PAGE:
Life on board of a vessel is very different from any other shore based jobs or organization. Each crew member has a precise rank and carries certain responsibilities in order to maintain the vessel operations successful.
Mainly, the vessel’s crew has two types of seafarers: officers and ratings. Both these types of crew members have the capacity to work either on deck or in the engine room.
The Deck crew is in charge with the vessel navigation, watch keeping, maintaining the ship’s hull, cargo, gear and accommodation, taking care of the ship’s life saving and firefighting appliances. The deck department is also the one in charge with receiving, discharging and caring for cargo. According to the vessel’s hierarchy, the deck officers are as follows: Master, Chief Officer, Second Officer, Third Officer and Deck Cadet (deck officer to be).
The supreme authority on board a merchant vessel is the Master. The entire crew is under his command. He is responsible for the safety, use and maintenance of the vessel and makes sure that every crew member carries out his work accordingly. He is also in charge of the following: payroll, ship’s accounting, inventories, custom and immigration regulations, and the ship’s documentation. In order to become Master, a seafarer must first have several years of experience as a deck officer and as Chief Officer.
According to the vessel’s hierarchy, the first deck officer and the head of the deck department after the Master is the Chief Officer or Chief Mate. He is in charge with the vessel navigation, watch duties, charging and discharging operations. The Chief Officer also directs all the other officers on deck, creates and posts watch assignments and implements the Master’s orders in order to maintain safe operations and maintenance of the vessel.
Second Officer or Second Mate is the next in rank after the Chief Mate and is the ship’s navigator, focusing on creating the ship’s passage plans and keeping charts and publications up to date. Apart from watch keeping, the Second Officer may also be designated to train the cadets on board or to fulfill the rank of security, safety, environmental or medical officer.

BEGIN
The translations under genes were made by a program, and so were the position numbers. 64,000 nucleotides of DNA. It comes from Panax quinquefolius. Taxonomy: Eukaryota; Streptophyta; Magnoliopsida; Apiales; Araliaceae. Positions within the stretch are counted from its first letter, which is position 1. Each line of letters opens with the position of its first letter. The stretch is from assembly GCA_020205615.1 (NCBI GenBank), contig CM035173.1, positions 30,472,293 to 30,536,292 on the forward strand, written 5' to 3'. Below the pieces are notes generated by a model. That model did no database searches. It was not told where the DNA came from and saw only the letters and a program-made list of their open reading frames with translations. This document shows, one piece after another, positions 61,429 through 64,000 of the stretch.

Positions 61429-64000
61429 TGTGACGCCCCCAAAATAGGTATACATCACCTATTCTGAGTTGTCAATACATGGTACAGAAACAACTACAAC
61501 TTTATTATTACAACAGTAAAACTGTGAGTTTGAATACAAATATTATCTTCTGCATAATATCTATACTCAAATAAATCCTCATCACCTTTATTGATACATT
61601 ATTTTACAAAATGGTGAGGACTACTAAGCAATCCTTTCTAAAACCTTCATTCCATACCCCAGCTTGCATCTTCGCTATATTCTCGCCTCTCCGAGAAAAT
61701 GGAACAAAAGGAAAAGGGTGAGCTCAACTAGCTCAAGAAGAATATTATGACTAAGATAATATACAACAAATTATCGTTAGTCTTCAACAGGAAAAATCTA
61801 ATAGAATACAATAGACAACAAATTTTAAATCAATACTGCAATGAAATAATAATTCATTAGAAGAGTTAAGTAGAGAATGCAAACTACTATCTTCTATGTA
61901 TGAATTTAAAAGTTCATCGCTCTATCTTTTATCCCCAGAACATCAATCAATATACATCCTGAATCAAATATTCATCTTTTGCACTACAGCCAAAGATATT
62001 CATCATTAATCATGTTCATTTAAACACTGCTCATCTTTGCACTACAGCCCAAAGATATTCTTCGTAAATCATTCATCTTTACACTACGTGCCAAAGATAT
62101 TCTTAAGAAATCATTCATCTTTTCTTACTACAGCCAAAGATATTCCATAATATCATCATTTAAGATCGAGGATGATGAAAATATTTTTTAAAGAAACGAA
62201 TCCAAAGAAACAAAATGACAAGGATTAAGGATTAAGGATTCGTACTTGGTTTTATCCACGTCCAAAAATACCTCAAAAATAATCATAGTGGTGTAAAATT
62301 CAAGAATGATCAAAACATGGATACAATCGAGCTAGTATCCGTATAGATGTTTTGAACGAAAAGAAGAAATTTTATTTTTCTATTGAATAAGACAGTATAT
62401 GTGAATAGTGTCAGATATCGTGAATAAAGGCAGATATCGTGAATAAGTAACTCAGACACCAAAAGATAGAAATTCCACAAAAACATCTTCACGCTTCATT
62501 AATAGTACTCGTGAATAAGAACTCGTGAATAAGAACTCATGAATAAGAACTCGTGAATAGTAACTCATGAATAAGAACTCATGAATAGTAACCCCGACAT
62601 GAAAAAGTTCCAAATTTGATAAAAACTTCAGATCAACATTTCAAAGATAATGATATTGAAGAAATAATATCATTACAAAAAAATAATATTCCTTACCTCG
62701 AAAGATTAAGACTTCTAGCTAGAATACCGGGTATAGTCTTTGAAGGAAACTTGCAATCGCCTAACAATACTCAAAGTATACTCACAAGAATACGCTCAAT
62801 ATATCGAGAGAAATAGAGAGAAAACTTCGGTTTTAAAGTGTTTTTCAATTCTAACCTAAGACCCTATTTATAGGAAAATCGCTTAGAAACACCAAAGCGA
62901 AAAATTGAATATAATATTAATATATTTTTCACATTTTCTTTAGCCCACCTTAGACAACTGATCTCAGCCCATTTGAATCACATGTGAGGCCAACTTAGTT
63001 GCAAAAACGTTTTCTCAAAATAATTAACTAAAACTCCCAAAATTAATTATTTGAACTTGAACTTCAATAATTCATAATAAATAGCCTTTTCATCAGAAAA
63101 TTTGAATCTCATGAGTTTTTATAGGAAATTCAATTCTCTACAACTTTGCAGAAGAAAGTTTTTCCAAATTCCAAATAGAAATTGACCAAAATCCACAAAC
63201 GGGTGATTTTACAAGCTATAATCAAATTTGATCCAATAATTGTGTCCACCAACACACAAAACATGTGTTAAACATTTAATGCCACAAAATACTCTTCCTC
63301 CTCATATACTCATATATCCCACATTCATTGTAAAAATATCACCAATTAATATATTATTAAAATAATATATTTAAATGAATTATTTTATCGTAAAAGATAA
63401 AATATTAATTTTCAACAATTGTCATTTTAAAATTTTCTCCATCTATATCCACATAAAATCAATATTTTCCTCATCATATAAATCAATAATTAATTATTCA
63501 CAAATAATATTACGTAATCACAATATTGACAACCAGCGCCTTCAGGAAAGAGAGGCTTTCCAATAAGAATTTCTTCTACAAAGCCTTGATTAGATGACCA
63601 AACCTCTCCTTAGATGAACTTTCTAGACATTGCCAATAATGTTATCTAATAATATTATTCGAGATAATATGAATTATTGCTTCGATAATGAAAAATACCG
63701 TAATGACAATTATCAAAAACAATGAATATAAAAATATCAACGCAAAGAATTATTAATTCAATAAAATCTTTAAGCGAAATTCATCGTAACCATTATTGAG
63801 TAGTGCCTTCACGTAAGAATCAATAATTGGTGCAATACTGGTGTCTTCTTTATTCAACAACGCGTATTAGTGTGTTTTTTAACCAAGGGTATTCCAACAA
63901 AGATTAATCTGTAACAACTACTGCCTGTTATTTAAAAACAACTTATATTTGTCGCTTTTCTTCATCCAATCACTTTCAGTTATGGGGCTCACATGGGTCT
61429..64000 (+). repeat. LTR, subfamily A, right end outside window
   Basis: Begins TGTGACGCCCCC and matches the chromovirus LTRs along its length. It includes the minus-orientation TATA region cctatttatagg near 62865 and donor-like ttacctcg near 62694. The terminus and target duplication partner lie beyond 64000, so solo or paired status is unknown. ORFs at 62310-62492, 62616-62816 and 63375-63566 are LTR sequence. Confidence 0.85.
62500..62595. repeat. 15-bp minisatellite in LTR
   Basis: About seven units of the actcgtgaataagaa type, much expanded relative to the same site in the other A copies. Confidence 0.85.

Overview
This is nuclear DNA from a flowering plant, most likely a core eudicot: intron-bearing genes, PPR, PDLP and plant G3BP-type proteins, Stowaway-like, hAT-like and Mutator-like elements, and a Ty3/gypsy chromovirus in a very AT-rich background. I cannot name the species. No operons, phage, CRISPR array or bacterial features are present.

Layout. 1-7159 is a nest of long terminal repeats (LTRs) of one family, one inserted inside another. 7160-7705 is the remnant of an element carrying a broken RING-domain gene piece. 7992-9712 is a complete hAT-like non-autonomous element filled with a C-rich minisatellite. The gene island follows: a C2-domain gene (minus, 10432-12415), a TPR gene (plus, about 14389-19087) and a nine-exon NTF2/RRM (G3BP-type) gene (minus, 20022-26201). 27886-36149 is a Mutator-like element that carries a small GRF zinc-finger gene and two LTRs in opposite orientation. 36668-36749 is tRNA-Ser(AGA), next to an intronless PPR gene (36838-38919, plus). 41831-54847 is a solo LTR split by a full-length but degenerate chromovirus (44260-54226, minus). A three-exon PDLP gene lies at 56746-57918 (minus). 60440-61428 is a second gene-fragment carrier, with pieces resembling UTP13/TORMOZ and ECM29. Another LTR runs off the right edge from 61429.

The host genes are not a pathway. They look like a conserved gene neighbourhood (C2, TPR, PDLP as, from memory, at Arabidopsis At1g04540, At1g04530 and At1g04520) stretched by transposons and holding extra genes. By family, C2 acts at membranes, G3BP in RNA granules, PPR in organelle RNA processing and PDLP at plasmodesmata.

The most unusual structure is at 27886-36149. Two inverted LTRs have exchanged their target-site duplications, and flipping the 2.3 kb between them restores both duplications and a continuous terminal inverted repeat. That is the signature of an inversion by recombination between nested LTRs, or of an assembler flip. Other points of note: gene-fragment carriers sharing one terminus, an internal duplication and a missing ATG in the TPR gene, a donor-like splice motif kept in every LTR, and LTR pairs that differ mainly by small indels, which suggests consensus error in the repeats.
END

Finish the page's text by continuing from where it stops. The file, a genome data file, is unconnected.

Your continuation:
The Third Officer or Third Mate is the fourth deck officer in command and is usually the Ship’s Safety Officer, responsible with ensuring the good functioning of the fire-fighting equipment and life saving appliances. He undertakes bridge watches and learns how to become a Second Officer.
A Cadet on board a merchant vessel receives structured training and experience on board and learns how to become a deck officer.
Apart from the officers, the deck department crew also consists of ratings, such as AB (Able Body Seaman), OS (Ordinary Seaman) and Boatswain.
The AB is part of the deck crew and has duties such as: taking watches, steering the vessel, assisting the Officer on watch, mooring and unmooring the vessel, deck maintenance and cleaning. The AB also secures and unsecures the cargo and carries our deck and accommodation patrols.
OS is the crew member whose main duty is to maintain the cleanliness of the whole ship and serves as assistant for the AB. Being an OS is considered to be an apprenticeship, a period called “sea time” in order to be allowed to take courses and training for AB.
Both AB and OS are usually supervised by a Boatswain, who is also a rating, in charge with examining the cargo-handling gear and lifesaving equipment as well. The Boatswain usually holds an AB certificate as well.
The structure for the deck department on board merchant vessels is mainly the same on all vessel types.
Nedcon Maritime recruits deck officers and rating for various vessel types such as general cargo, bulk, container vessels, tankers, offshore vessels etc. Our database consists of highly trained crew members who, apart from the usual requirements, have a series of other qualifications such as: AB Crane Operator, AB Cook, DP Officers etc.